Telling Your Story A well-crafted gift and estate plan includes several key legal documents such as a will and various trusts meant to carry out the wishes of the donor/decedent in the most tax-efficient way possible. With respect to the wealth transfer process, such documents often include precatory language which, although non-binding, seeks to convey the donor’s intent with respect to the document terms. But as we all know, these documents rarely imbue a sense of connection with the donor/decedent and are not meant to convey warmth and belonging. Unfortunately, these are often the only deliberate documents drafted during life and/or left behind after death that give any instruction at all. At best, they are a simple manual for the executor or trustee, who are left to use it as a guide in telling and re-telling the donor/decedent’s life story, possibly for generations. The good news is that there is a growing movement towards the drafting of supplementary documentation to address matters outside of the typical legal framework. Such documents are meant to enhance and enrich the wealth transfer process by adding context and texture to what is given and how it is given. For example, an Ethical Will can supplement an actual will by addressing the life lessons and family values that must go hand in hand with any financial assets that are passed on. Likewise, effective family governance may call for a family mission statement to define family purpose, and a family constitution to give direction to the family with respect to how to govern itself for years to come. Without such a blueprint, families often fall short of both their wealth and non-wealth goals within just three generations despite well- drafted legal documents stipulating where the money goes and how it is shared. Another document, the Letter of Intent or Letter of Wishes, is sometimes included within a trust document and allows a donor to explain what he/she intended and how to interpret certain dispositive provisions. It is often a plain English explanation to help protect against misinterpretation and mismanagement.
More Purpose into Trust Another way for a gift to be more than just the financial assets themselves is to set funds aside in trust for family process, education, and growth. Such assets are not intended to be distributed directly to a beneficiary but to continue in trust to support and empower a broad set of goals for and on behalf of the family. Often called a Purpose Trust, such a trust is endowed by gift to keep the family values alive and well long after the donor is gone. This trust would use its pool of funds
to further the family’s mission by paying for related experiences, which might include family meetings, family retreats, family education, family training and mentoring, and/or a family bank which could make loans to family members to start a new business venture, for example. The trust can become the centerpiece of the family’s shared ideals, making sure that all family members have the tools to manage the wealth with a sense of fairness and transparency, and a way to come together to share in the family’s successes and struggles. A Purpose Trust can also hold legacy real estate. Shared ownership of real estate is often fraught with conflict, so setting up a Purpose Trust to fully endow the property, as well as govern its use, can be a powerful way to gift such assets without undue burden on the recipients. When considering gifting real estate or other tangible assets so that such assets stay in the family, it is critical to have those conversations with beneficiaries well before the gift is made. Too often, planning around hard assets is rooted in how the donor feels about these passion assets, but beneficiaries may not share in those passions. Facing these uncomfortable truths is better navigated beforehand, so that both the donor and his/her beneficiaries can come together with plenty of time and careful thought around creating an inheritance plan that will be cherished and respected by all.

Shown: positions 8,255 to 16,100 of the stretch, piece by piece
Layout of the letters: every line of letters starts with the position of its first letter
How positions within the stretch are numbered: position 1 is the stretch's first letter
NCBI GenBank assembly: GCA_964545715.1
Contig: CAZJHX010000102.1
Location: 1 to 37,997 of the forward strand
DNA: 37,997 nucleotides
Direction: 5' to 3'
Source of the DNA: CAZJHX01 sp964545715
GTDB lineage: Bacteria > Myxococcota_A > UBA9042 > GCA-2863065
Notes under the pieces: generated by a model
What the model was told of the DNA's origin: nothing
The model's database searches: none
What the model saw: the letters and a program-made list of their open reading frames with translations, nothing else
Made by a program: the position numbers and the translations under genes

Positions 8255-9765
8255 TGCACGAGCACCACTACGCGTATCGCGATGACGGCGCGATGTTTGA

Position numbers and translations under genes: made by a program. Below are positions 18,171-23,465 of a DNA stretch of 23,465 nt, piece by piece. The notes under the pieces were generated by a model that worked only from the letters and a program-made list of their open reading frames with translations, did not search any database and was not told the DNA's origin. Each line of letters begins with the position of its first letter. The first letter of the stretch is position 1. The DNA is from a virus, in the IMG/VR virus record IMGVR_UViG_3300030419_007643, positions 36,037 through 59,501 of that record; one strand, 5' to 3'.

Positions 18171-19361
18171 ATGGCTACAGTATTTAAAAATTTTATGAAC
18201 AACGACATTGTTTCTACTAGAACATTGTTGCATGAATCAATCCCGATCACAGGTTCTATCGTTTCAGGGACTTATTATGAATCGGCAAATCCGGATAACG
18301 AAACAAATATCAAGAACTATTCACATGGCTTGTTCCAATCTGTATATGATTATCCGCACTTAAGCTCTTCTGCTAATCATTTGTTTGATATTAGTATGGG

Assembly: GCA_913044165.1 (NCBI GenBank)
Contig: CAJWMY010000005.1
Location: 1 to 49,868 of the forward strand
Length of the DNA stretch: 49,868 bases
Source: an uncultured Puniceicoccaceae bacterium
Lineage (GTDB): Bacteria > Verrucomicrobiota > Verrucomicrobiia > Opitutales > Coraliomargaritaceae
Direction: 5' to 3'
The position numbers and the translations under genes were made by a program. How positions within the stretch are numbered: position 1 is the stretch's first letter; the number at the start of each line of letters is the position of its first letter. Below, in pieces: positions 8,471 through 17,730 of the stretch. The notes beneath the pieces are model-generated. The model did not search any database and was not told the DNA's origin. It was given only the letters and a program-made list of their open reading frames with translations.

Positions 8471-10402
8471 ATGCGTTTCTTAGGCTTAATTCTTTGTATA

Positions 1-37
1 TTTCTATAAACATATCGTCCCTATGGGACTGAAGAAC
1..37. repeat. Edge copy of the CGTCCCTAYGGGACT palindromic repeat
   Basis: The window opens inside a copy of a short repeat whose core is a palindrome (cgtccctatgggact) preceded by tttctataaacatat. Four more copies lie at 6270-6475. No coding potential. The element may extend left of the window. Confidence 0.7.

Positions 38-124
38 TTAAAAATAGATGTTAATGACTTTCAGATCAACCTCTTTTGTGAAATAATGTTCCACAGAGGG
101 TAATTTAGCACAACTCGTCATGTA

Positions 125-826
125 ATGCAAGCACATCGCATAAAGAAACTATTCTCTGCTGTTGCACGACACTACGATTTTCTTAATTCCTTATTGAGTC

The Many Sides of a Gift The wealth transfer process can be myopic when only focused on the financial assets and the tax efficiency of a transaction. However, comprehensive family wealth planning also considers the non-financial assets and the most important messages that should be communicated with a transfer to connect donor and beneficiary in something more transformative.
©Andersen Tax LLC. All Rights Reserved. Andersen Tax LLC is the U.S. member firm of Andersen Global, an association of legally
separate, independent member firms located throughout the world providing services under their own name or the brand "Andersen,"
"Andersen Tax," "Andersen Tax & Legal," or "Andersen Legal." Andersen Global does not provide any services and has no responsibility
for any actions of the member firms, and the member firms have no responsibility for any actions of Andersen Global. No warranty or
representation, express or implied, is made by Andersen Tax, nor does Andersen Tax accept any liability with respect to the information
and data set forth herein. Distribution hereof does not constitute legal, tax, accounting, investment or other professional advice.